"KISS Meets the Phantom of the Park" (1978) Review
KISS Meets the Phantom of the Park (1978)
Directed by Gordon Hessler
Welcome once again to "It Came From the Bargain Bin," a column dedicated to the budget conscious B-Movie fan. This week's victim is a film that's near and dear to my heart both as a B-Movie buff and a die-hard rock 'n' roller - KISS Meets the Phantom of the Park, the cult classic 1978 TV movie starring the iconic hard rock band. On paper, this sci-fi thriller certainly sounds like a can't miss concept. Check out some of the breathless hype from the back of the VHS box:
"The dynamic rock group KISS makes its feature film debut in a spine tingling mystery that matches KISS' extraordinary powers against a demented genius inventor ...featured is some of KISS' best music, performed with stunning special effects!"
...of course, anyone who's actually seen the film will immediately call B.S. on the claims that it's "spine tingling" and features "stunning special effects." The only "stunning" thing about this movie is how bad it is. KISS Meets the Phantom of the Park is a hilariously awesome train wreck of epic proportions, with cheap sets and effects, a ridiculous plot, out-to-lunch scripting and uniformly terrible perfomances, all slathered in a shiny layer of glorious low budget '70s-TV Cheez Whiz.
Phantom probably seemed like a can't miss hit in 1978, since KISS was at the peak of their mainstream popularity. Marvel Comics had recently produced two giant sized Super Special comic books starring the band, who became super-heroes with mystical powers thanks to a set of mysterious amulets. The rockers' battles with Doctor Doom and other Marvel Universe villains were silly as hell, but the books broke all of Marvel's previous sales records, so the band's camp decided that a "KISS Superheroes" film was the logical next step. A deal was quickly struck with Hanna-Barbera Productions -- the notoriously shoddy cartoon studio that brought us "Scooby-Doo" and dozens of other cheaply animated Saturday Morning favorites -- and the NBC television network. In the rush to get the project on the air in time for Halloween, no one at NBC or Hanna-Barbera bothered to worry about unimportant details like a coherent script, or whether anyone in the band knew how to act. The result was a film that bad movie aficionados and KISS Army members alike have been laughing about for more than thirty years.
The Plot (Such as it is...)
The opening credits of KISS Meets the Phantom resemble an extended commercial for California's Magic Mountain Amusement Park, as the cameras linger lovingly over the roller coasters, merry go rounds, and attractions while Godzilla sized versions of the KISS members perform "Rock and Roll All Nite." KISS is slated to play a series of concerts at the park, which manager Calvin (Carmine Caridi) hopes will finally bring a much needed attendance boost and cash infusion to the struggling amusement area. Less enthusiastic is Abner Devareux (a slumming Anthony Zerbe, of Papillon and The Omega Man), the eccentric creator of the park's lifelike cybernetic robots and mechanical attractions. Abner's ticked off because Calvin has been funneling money away from his research projects to pay for "that rock and roll." After an argument with Calvin, Abner is given his walking papers... but what management doesn't know is that part of Abner's "research" involved kidnapping random park attendees (!!) and re-programming their brains for use as his own private android army (gosh!). When Abner swears to Calvin "You will...regret ...this day," most viewers will already be saying, "I think I will regret watching this movie."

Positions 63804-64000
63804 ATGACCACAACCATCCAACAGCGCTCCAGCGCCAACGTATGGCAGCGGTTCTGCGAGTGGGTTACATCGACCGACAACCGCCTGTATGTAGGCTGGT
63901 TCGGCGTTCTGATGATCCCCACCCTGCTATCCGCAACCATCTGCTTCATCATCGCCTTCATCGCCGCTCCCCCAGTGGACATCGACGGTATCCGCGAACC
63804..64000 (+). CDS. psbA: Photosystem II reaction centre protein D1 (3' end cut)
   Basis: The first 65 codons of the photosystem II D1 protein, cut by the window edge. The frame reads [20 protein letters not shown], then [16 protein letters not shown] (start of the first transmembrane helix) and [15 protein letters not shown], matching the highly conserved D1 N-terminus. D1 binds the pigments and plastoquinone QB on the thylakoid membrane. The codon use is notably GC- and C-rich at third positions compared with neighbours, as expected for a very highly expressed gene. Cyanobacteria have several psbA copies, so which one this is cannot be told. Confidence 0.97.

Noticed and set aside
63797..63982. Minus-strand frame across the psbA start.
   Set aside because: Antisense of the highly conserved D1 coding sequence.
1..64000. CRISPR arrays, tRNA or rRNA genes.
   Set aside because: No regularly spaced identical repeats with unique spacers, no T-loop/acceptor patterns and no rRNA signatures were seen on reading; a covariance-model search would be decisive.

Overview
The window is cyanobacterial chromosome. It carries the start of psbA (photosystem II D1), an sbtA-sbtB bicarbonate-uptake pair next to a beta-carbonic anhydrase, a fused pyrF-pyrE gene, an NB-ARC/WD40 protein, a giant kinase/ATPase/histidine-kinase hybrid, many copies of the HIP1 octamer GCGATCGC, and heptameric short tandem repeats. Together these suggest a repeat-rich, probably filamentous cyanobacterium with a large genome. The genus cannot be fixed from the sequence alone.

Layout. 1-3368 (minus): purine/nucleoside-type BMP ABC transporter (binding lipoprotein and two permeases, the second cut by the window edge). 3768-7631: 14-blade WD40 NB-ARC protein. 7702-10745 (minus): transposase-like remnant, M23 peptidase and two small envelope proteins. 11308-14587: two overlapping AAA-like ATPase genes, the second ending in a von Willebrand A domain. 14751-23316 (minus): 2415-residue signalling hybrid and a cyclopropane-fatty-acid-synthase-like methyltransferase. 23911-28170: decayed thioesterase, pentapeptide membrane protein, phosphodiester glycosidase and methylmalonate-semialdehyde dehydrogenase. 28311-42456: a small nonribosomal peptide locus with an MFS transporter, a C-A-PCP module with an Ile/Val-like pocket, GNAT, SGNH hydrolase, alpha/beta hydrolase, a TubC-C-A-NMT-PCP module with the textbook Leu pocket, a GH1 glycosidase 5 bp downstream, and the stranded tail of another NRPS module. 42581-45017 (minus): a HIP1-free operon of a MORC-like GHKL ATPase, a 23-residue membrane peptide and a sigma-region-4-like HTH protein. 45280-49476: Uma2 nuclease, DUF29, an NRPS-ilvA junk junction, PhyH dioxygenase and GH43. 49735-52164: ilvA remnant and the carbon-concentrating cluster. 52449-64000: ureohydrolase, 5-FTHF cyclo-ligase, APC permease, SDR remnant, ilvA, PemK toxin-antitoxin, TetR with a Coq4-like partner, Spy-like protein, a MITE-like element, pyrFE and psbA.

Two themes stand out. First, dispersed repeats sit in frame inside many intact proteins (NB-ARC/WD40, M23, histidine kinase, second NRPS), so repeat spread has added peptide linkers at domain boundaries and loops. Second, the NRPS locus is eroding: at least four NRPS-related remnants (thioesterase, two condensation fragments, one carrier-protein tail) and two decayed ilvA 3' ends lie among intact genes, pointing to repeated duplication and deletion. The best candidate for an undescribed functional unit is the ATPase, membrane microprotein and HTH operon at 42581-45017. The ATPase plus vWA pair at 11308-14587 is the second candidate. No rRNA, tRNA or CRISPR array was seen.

After the opening credits, it takes a good half hour or so before the members of KISS even show their grease painted mugs in this movie again. Unfortunately, it doesn't get a whole lot better once they do. We're introduced to the lovely Melissa (Deborah Ryan), whose boyfriend Sam (Terry Lester) works in Devareaux's laboratory. When Sam mysteriously disappears (we already know he's become one of Abner's android zombies ), Melissa gets a quick brush-off from Abner so she begs the members of KISS to help her unravel the mystery. Remember, kids, in whatever alternate universe this film takes place in, KISS is not just a rock 'n' roll band, they're super heroes too!! Thanks to a way-cool set of glowing mystic talismans, each band member has a special super power - Gene Simmons is the fire breathing, animal growling "Demon," Ace Frehley is the "Space Ace" with powers of teleportation, Paul "Star Child" Stanley can shoot laser beams out of his eye, and Peter "Cat Man" Criss possesses cat like strength and agility (as well as a seemingly endless well of bad feline-related puns).
From here the film basically turns into a live action "Scooby-Doo Movie" with KISS in place of the Mystery Machine Gang. Sensing that these super powered rock 'n' rollers may pose a threat to his Ultimate Revenge against the park, Abner quickly whips up four cybernetic KISS duplicates, starting with The Demon, who vandalizes park property and injures some security guards. With KISS under a black cloud of suspicion, the band begins to poke around the park after hours, battling an army of Devareaux's robot werewolves (?) beneath the roller coaster before they're captured by monsters in the fun house. With the real band locked safely away in his secret underground laboratory, Devareaux sends his robotic KISS out onstage in their place, where they perform a "slightly altered" version of the hit "Hotter Than Hell" (re-titled "Rip and Destroy") in the hopes that the angry fans will start a riot and destroy the park. When KISS escapes from the mad scientist's clutches and appears onstage to fight it out with the robots, the stage is set for an earth shattering climax, because "there can BE only one!" ...oops, sorry, wrong movie.